The launch of HiPSA’s 2022 volume, I See You: The Industrial and Commercial Workers Union of Africa, 1919-1930, Edited by David Johnson and Henry Dee, took place after the virtual Annual General Meeting of the Society held on 17 November 2022. During this event a number of speeches were made which can be viewed or listened to by following the links below:

  1. An introductory speech was delivered by Howard Phillips, a transcript of which is printed below.
  2. To listen to the speech by David Johnson during the virtual lauch of the publication click HERE


In HiPSA we use what we call the ‘Farlam Test’ to inform our deliberations about whether a manuscript which has been sent to us to assess should or should not be accepted for publication. In essence, this test amounts to answering the question, ‘Will this manuscript alter the current understanding of SA’s past?’ In some cases our answer is ‘ no, it’s more of the same’ or ‘only partly’. I am glad to tell you that in the case of I See You, the answer was ‘definitely’ for it firmly ticked all of the boxes which help us to answer the basic yes/no question, e.g.

  • Is the subject matter of significance in SA history?
  • Is it well known to our readership?
  • Are there other works of a similar sort in existence?
  • Is the source material to be included of high quality and quantity?
  • Are the would-be editors able to edit the documents to our high standards?

Given all the ticked boxes, it was easy to reach a ‘yes’ answer to the ‘Farlam Test’ when applied to this manuscript.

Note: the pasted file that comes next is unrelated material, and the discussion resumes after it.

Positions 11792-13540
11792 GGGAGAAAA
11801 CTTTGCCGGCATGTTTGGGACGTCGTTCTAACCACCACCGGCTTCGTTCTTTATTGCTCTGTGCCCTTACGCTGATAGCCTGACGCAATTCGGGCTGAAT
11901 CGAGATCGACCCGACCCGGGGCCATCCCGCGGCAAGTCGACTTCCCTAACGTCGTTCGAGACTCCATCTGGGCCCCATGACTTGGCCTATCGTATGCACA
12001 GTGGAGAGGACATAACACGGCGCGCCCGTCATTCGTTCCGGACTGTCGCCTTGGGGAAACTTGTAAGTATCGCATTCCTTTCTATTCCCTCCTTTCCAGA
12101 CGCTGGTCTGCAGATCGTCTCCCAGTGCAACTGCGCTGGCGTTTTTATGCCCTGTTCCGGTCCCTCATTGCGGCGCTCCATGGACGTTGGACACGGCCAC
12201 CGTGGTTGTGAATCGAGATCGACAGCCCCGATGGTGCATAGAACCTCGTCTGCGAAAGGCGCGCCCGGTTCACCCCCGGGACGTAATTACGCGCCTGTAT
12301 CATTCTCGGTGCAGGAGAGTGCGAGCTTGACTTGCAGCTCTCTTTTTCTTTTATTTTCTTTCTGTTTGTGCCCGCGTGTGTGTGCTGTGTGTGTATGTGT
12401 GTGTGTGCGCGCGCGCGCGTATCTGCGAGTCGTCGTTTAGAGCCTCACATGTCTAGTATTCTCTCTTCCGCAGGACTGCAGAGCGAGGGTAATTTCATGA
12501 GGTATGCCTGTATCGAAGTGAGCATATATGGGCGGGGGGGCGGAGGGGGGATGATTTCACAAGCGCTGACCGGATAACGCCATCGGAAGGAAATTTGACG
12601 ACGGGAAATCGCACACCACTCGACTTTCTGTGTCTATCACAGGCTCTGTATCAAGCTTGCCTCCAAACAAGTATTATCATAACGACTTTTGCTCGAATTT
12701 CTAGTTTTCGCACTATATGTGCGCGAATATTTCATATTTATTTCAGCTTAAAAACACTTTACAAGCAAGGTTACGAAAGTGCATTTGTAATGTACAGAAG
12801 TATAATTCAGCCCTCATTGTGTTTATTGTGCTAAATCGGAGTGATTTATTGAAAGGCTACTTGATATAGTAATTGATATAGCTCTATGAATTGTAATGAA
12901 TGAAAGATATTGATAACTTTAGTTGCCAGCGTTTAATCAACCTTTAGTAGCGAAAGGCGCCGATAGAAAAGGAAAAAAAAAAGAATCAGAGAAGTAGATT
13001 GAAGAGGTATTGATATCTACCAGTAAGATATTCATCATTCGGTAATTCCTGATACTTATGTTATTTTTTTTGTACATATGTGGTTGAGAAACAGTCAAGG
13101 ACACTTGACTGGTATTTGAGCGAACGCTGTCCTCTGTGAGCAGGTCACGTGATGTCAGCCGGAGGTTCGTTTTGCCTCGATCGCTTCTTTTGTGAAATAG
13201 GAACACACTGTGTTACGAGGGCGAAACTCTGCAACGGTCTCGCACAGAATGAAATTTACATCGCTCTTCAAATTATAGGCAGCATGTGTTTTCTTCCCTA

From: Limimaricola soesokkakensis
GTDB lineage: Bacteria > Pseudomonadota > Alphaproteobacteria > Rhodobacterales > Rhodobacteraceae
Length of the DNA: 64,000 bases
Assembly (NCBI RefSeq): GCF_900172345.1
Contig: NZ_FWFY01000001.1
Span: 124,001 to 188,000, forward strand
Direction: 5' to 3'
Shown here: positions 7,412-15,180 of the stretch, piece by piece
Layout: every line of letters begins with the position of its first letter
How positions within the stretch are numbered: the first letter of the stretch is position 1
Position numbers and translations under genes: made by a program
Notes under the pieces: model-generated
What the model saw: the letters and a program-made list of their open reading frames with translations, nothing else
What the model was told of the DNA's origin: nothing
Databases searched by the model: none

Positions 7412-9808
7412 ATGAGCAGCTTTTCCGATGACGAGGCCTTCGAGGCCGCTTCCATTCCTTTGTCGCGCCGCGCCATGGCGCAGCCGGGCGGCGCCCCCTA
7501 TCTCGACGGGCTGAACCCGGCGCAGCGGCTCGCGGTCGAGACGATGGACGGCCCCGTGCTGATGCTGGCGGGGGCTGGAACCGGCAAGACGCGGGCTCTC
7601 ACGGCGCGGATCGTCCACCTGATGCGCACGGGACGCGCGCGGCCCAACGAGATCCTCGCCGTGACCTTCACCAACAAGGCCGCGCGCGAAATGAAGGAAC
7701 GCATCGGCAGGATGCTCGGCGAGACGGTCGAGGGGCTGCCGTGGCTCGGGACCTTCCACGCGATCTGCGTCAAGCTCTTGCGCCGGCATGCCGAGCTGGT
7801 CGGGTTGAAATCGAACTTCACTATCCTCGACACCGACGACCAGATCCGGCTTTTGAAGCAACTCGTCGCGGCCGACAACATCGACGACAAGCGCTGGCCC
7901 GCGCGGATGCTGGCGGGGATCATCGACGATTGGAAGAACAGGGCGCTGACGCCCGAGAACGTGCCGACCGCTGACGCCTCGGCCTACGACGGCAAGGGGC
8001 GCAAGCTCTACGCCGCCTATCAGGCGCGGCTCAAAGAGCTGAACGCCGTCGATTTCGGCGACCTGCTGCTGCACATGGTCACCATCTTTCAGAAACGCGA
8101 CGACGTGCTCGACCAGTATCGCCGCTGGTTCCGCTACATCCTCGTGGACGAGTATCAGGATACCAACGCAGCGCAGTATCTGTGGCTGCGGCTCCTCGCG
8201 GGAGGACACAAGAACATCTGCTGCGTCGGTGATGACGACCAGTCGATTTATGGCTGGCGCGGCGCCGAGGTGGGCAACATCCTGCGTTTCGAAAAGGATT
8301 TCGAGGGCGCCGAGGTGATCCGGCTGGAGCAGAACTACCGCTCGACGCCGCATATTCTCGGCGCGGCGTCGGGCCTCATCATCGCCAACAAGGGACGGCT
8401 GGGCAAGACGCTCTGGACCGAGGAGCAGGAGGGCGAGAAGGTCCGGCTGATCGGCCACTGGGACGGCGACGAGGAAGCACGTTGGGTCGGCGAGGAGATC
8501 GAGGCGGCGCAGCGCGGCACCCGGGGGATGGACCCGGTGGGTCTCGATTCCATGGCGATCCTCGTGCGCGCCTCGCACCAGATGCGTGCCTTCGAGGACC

The result is the volume which we are launching tonight, a volume which vividly traces the dramatic parabola  of the rise and fall of SA’s first mass-based black trade union as it illuminates very clearly its strengths and its weaknesses, its capacity to unify its members to good effect and to tear itself apart disastrously. To do so, the editors, David Johnson of the Open University in the UK and Henry Dee of Glasgow University,  have assembled a very wide array of contemporary documents – press reports, magazine articles, pamphlets, speeches, published and unpublished autobiographies, private correspondence, banners, police informer reports, poetry, cartoons and photographs – which together constitute what one reviewer called ‘a delight and treasure trove to serve scholars and the general public’ (Limb). The volume is multi-dimensional, providing views of the ICU from both top-down and bottom-up perspectives, from both urban and rural unionists, from male and (some) female members and packaging them into an astutely-edited and wide-ranging compilation, richly evoking this meteor-like organization which, by its very existence 90-100 years ago, effectively planted the concept of a mass-based trade union into SA society. For doing this job so ably – I daresay the phrase ‘a labour of love’ is not inappropriate – David and Henry deserve high credit, but hats off too to those whose particular skills contributed to the happy outcome, my review team, Elizabeth van Heyningen and Peter Limb, and our very talented designer, Claudine Willatt-Bate. Thanks to all of them, HiPSA has been able to make known anew the major role of this pioneering trade union in SA’s labour and political history.